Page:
CNC Plans not Included

Discussion in 'Multihulls' started by jorgepease, Sep 19, 2016.

  1. Richard Woods
    Joined: Jun 2006
    Posts: 2,031
    Likes: 120, Points: 63, Legacy Rep: 1244
    Location: UK, USA and Canada

    Richard Woods Woods Designs

    I just read this on the Farrier site

    "A Note Of Caution On Building Methods: There are now quite a few builder's websites available on the internet, and some very advanced methods (infusion, vacuum bagging etc.) and materials are being used. However, it should be noted that such methods or materials are not necessary, nor are they specified. Plain old hand laminated fiberglass still works fine, and that is how I would build my own 'one off' hulls. Infusion and vacuum bagging can greatly improve the final result, but frequently one is only talking about a few kilos saved for what can be considerable extra work. Flat panel bulkheads are the only thing that I would vacuum bag, but, again, this is not necessary. However, once vacuum bagging is tried and experienced, it can be hard not to want to vacuum bag everything, as it does work so well.

    The option is there for some very advanced and sophisticated work, if wished, but always be aware that the extra expense and time necessary is probably not worth it for most.

    The hulls should be quick and easy to build - don't make it more complicated than its needs to be. Hulls are actually only a small part of construction, with most time going into internal finishing, assembly and fitting out. Spend too much time on the hulls and the boat may never get finished."

    RW
     
  2. groper
    Joined: Jun 2011
    Posts: 2,425
    Likes: 87, Points: 58, Legacy Rep: 693
    Location: australia

    groper Senior Member

    But alas richard, there is still so much misinformation on the net...

    Both Jorge and I have already mastered resin infusion. You may have missed his build thread on the last boat he built using infusion and flat panel methods etc... Infusion is not as hard as many people on the net make it out to be.

    In fact, i found flat infusions much quicker than hand laminating provided you do big areas at once, and the results you get do not require any filling on 1 side, so you can take it straight to paint! So, there is more savings there on top of the laminating savings!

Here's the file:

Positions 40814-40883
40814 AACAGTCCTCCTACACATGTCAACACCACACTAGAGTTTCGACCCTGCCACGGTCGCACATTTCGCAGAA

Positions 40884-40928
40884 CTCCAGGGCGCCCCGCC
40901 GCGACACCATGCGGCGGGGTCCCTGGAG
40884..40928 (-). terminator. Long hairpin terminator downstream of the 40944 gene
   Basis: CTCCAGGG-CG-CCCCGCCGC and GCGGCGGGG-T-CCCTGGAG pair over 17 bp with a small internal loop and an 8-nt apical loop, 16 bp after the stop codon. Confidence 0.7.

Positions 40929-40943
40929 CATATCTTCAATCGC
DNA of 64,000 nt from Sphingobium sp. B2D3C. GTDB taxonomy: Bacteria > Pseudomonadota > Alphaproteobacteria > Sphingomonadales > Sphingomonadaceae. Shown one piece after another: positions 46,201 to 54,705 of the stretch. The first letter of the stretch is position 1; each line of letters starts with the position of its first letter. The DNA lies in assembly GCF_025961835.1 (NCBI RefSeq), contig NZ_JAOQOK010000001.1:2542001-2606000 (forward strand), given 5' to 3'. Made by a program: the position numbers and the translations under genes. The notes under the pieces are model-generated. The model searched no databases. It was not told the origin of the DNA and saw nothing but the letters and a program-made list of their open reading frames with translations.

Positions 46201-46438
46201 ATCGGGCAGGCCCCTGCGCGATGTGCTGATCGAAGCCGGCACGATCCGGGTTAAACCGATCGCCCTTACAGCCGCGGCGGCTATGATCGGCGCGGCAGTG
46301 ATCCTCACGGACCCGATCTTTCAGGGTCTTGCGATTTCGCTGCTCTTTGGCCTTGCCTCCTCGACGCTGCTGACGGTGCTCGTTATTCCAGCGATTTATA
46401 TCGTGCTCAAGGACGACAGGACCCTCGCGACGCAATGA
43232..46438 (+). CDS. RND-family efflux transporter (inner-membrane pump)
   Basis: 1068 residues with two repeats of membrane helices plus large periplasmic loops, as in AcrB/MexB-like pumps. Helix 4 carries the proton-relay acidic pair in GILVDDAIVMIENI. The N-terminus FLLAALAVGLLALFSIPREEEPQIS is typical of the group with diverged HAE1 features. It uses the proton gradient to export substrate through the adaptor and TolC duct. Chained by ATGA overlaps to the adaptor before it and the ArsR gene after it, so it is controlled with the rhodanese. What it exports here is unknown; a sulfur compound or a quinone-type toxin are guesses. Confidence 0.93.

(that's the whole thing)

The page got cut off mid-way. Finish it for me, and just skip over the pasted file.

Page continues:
Cost. People dont undertand that if you avoid the expensive consumables that the composite suppliers profit from, infusion can also work out cheaper! I found it to be quicker AND cheaper... so did Jorge...

    But How??? reason - The reduction in resin consumption more than pays for the consumables (sourced from the big box hardware store not composite marine ripoff merchants) compared to hand layup. I have a spreadsheet which proves it.

    With a bit more creative thinking, you can improve it further. For example, i beleive i have a method of infusing all the panels for a large catamran build in 1 shot. Probably take 4 days or so, every panel in the entire boat done, full length panels. Cut out the smaller peices from the huge sheets. All sheets pre marked via a tiny 1mm surface score via CNC router. Cut out the finished panels using the scoring as a guide. The restriction is the design must be all flat /developable surfaces. The labour in assembly comes from all the secondary laminating. Every fillet and tape join, there is hundreds of meters of it. The mold method reduces that part...

    Im not sure whether it would be quicker to simply build a big mold like jorge is thinking of, or just get cracking on the flat panel method, i really cannot say which would work out faster all things said and done?